Smart TVs: Are They Accessible?

An LG smart TV displaying text about the Louvre Museum.
Smart TVs connect users to digital content using web-based media applications to watch shows, scroll the internet and more.

What is a Smart TV?

The term smart TV refers to a television, or an external box connected to a television, which can run apps, or software, much like a computer or smartphone. These apps allow users to stream content from the internet, such as movies, music and TV shows. Because content is streaming, it can be viewed at any time. No longer do you have to wait for your favorite show to be on. You can now watch it on your schedule. Certain apps, such as Netflix, provide content that is exclusively available through their streaming service. Many smart TVs can also accept commands using voice input, meaning you can talk to your TV. For example, users of the Apple TV can ask Siri to play classical music or show movies starring Brad Pitt.

TVs and Accessibility

The 21st Century Communications and Video Accessibility Act (CVAA) was signed into law in 2010. It requires all TVs to be accessible to individuals with disabilities, including those who are blind or visually impaired. The law requires TVs and other video-playing devices to provide video descriptions and accessible emergency information. In addition, remote controls and on-screen menus/guides must have a button, key, icon or comparable mechanism so people who are blind or visually impaired can activate video descriptions easily. For more information about this law, visit fcc.gov/consumers/guides/21st-century-communications-and-video-accessibility-act-cvaa.

While some products are easier to use than others, most smart televisions have built-in screen readers and the ability to magnify text. These accessibility features are useful for navigating digital content, menus and the guide.

Amazon Fire TV

A great example of a smart TV is the Amazon Fire TV. For individuals who are blind or visually impaired, the Fire TV includes a built-in screen reader called VoiceView which reads all menus and works well with most applications available for the Fire TV line of products. The remote controls for these televisions even have an Alexa button, allowing users to ask questions and display content using Amazon’s popular personal assistant.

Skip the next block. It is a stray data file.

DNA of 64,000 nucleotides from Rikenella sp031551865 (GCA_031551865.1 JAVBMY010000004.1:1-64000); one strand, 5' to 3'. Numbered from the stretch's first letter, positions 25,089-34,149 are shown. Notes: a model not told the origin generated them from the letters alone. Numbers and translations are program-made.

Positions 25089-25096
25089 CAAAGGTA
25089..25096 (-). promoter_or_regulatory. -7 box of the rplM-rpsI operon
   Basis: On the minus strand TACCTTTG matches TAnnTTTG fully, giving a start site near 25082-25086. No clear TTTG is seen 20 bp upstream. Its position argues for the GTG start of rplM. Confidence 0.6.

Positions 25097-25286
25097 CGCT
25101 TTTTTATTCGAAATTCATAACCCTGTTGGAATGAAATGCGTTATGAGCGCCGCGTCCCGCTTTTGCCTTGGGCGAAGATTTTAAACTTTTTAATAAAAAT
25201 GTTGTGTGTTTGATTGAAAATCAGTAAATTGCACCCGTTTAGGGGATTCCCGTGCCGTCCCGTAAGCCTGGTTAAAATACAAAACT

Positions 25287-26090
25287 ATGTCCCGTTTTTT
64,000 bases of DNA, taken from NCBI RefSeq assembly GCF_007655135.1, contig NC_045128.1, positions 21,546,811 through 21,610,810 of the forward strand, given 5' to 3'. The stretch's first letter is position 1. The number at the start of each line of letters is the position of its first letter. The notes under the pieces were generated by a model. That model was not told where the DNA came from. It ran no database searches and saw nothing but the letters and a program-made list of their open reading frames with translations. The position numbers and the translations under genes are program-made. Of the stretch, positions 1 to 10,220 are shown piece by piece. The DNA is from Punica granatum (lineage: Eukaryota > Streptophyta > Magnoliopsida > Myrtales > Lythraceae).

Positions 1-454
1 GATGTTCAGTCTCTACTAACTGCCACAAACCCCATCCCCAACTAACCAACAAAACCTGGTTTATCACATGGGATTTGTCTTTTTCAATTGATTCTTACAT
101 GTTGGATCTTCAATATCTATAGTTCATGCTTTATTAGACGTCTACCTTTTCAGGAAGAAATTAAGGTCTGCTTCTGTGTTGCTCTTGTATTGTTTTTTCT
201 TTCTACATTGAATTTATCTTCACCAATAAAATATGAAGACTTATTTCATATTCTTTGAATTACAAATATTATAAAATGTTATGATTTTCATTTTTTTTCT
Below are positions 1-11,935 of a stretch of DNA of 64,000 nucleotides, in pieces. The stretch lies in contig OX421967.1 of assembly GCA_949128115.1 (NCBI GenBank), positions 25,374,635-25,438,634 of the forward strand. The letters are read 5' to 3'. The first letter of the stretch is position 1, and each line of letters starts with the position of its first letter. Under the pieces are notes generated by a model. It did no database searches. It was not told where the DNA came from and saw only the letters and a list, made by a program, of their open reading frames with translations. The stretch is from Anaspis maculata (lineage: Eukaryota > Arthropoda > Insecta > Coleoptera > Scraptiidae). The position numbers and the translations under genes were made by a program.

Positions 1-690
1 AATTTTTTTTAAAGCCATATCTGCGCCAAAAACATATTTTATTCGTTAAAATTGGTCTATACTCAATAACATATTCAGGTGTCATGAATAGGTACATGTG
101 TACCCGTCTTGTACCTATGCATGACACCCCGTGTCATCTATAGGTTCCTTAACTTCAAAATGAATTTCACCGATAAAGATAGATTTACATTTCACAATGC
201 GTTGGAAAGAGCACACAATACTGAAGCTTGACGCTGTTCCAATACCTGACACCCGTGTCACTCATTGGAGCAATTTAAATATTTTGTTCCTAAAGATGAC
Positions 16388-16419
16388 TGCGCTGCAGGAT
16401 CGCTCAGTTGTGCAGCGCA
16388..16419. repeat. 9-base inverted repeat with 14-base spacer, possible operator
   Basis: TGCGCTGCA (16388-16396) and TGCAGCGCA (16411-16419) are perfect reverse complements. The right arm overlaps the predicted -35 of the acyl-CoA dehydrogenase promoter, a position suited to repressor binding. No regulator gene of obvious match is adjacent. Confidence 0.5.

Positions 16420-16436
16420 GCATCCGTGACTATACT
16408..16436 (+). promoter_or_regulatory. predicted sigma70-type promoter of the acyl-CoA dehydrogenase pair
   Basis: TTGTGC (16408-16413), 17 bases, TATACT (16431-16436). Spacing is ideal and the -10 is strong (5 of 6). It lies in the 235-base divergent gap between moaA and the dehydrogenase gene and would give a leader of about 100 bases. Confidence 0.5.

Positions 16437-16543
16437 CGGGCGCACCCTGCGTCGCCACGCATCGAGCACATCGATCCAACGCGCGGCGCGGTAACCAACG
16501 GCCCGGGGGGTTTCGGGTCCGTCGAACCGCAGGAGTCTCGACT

The Fire TV can be attached to an existing television using the Fire TV Stick. Alternatively, several TVs come with the Amazon Fire TV built-in. These devices allow users to watch content from Amazon Prime. Other apps, such as Netflix and Pandora can also be installed which allow additional content to be streamed.

Apple TV

The Apple TV is Mac’s version of an accessible television. Angie Castro, a Madison resident who is visually impaired, says buying an Apple TV made sense for her, since she was already familiar with how the voiceover screen-reader worked on her iPhone and Mac computer.

“I love that it is accessible right out of the box,” Angie says of her Apple TV. “It has made navigating the world of television so much easier. With Voiceover, I am able to browse TV shows and apps. I would recommend a Smart TV to anyone who is visually impaired– You will no longer struggle with finding a good show independently.”

Attend an Assistive Technology Class to Learn More

A man sits at a computer screen and a group of people sit around him.
Assistive Technology Specialist Jim Denham demonstrates JAWS.

If you want to learn more about smart televisions and see a few in action, plan to attend the March group assistive technology classes at the Wisconsin Council of the Blind & Visually Impaired. These free classes will exhibit several popular smart TVs and demonstrate how they stream content from a variety of sources.

The first class will be held on Wednesday, March 20 at 3:00 p.m., at the Council’s office, 754 Williamson Street in Madison. An online version of the same class will be held on Tuesday, March 26 at 1:00 p.m. via Zoom.

To sign up for either class, or for one-on-one assistive technology training, contact Jim Denham at (608) 237-8104 or email jdenham@WCBlind.org.

The Council’s Sharper Vision Store does not sell smart TVs, however, we have an Amazon Fire TV on display, so you can ask for a demonstration the next time you visit. We also provide in-home vision rehabilitation services to help you understand ways to make your current TV more accessible. To receive a home visit, call Amy Wurf at (608) 237-8107.

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